MOS bulk transistor is reaching its limits: sub-threshold slope (SS), drain induced barrier lowering (DIBL), threshold voltage (VT) and VDD scaling slowing down, more power dissipation, less speed gain, less accuracy, variability and reliability issues. Fully depleted devices are mandatory to continue the technology roadmap. FDSOI technology relies on a thin layer of silicon that is over a buried oxide (BOx). Called ultra thin body and buried oxide (UTBB) transistor, FDSOI transistors correspond to a simple evolution from conventional MOS bulk transistor. The capability to bias the back-gate allows us to implement calibration techniques without adding transistors in critical blocks. We have illustrated this technique on a very low power voltage-controlled oscillator (VCO) based on a ring oscillator (RO) designed in 28 nm FDSOI technology. Despite the fact that such VCO topology exhibits a larger phase noise, this design will address aggressively the size and power consumption reduction. Indeed we are using the efficient back-gate biasing offered by the FDSOI MOS transistor to compensate the mismatches between the different inverters of the ring oscillator to decrease jitter and phase noise. We will present the reasons which led us to use the FDSOI technology to reach the specifications of this PLL. The VCRO exhibits a 0.8 mW power consumption, with a phase noise about −94 dBc/Hz@1 MHz.
Keywords: nanoelectronics; FDSOI; UTBB; VCO; PLL
Effects of different magnetic flux densities on microstructure and magnetic properties of molecular-beam-vapor-deposited nanocrystalline Fe64Ni36 thin films by Yongze Cao; Qiang Wang; Guojian Li; Yonghui Ma; Jiaojiao Du; Jicheng He (163-169).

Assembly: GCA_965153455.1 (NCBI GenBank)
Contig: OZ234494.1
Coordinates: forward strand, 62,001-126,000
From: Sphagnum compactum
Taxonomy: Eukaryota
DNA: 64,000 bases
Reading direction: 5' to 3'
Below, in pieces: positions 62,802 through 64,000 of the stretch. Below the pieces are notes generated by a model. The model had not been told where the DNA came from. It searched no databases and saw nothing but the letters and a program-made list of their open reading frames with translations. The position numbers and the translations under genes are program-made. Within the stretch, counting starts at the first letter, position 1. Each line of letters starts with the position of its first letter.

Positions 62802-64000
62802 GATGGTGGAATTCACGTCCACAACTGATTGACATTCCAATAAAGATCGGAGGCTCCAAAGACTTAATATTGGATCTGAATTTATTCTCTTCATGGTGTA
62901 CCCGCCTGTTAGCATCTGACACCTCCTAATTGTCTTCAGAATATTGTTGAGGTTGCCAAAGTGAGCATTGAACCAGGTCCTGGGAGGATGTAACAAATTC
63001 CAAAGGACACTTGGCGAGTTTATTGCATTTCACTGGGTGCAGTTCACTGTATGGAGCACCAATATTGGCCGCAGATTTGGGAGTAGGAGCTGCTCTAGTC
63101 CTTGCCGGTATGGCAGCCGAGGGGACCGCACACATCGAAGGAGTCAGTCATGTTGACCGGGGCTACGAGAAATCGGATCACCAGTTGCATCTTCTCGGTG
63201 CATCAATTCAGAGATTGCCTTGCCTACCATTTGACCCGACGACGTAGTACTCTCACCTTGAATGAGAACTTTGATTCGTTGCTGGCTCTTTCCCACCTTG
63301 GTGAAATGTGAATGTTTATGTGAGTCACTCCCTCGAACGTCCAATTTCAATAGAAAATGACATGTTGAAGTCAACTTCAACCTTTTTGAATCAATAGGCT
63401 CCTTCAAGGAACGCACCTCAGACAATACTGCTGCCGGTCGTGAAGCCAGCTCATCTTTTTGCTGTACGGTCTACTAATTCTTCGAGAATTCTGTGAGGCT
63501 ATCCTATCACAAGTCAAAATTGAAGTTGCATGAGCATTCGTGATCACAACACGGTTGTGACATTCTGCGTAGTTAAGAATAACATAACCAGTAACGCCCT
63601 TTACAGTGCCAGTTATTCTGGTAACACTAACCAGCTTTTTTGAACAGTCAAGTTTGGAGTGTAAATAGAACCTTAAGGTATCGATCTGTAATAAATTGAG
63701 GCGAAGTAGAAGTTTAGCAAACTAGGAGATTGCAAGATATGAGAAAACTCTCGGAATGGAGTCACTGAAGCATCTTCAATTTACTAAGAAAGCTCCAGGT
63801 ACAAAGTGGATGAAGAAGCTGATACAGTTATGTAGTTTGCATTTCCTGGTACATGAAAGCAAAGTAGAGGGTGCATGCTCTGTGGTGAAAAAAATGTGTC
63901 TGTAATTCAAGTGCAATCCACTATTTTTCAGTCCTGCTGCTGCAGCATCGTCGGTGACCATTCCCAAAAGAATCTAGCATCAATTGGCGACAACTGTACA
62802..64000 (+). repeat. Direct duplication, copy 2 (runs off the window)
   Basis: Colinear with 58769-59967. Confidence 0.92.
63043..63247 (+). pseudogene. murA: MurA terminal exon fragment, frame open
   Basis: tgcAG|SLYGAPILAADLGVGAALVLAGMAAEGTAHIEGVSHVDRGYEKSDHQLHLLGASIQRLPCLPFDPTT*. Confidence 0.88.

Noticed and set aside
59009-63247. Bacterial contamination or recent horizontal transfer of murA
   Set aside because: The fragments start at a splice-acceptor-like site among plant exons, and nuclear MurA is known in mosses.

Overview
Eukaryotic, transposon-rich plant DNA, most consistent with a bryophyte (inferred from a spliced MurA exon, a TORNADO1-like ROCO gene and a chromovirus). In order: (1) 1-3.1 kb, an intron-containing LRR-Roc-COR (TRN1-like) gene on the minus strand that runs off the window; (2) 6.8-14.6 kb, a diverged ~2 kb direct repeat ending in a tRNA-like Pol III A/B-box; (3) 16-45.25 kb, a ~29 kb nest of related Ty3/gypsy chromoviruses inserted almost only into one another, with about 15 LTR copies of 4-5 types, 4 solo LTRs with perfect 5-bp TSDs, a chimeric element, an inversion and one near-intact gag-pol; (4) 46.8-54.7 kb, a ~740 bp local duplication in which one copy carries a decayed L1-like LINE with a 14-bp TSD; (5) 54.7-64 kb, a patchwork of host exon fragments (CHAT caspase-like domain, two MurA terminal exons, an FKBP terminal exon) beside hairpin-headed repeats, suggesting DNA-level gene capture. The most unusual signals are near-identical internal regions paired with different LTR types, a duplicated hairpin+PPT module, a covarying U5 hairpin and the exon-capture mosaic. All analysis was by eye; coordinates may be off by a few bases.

The nanocrystalline Fe64Ni36 thin films were prepared by molecular-beam-vapor deposition under different magnetic flux densities. The microstructure and magnetic properties of thin films were examined by AFM, TEM, HRTEM and VSM. The results show that with the increase of magnetic flux densities, the changing trend of the average particle size is the same as the coercive force except 6 T. Under 6 T condition, the thin film became the mixture of bcc and fcc phases, which leads to slight increase of the coercive force. In addition, the HRTEM result shows the short-range ordered clusters (embryos) or nucleation rate of thin films increase with increasing magnetic flux densities.
Keywords: magnetic field intensity; microstructure; soft magnetic property; coercive force; crystallinity
The beginnings of plasmomechanics: towards plasmonic strain sensors by Thomas Maurer; Joseph Marae-Djouda; Ugo Cataldi; Arthur Gontier; Guillaume Montay; Yazid Madi; Benoît Panicaud; Demetrio Macias; Pierre-Michel Adam; Gaëtan Lévêque; Thomas Bürgi; Roberto Caputo (170-177).
This article exposes the beginnings of a new field which could be named as “plasmomechanics”. Plasmomechanics comes from the convergence between mechanics and plasmonics. Here we discuss a relatively recent topic whose technological aim is the development of plasmonic strain sensors. The idea is based on the ability to deduce Au nanoparticles (NPs) distance distributions from polarized optical extinction spectroscopy which could thus give access to material strains. Variations of interparticle distances distributions can indeed lead to variations of plasmonic coupling and thus to material color change as shown here experimentally and numerically for random Au NP assemblies deposited onto elastomer films.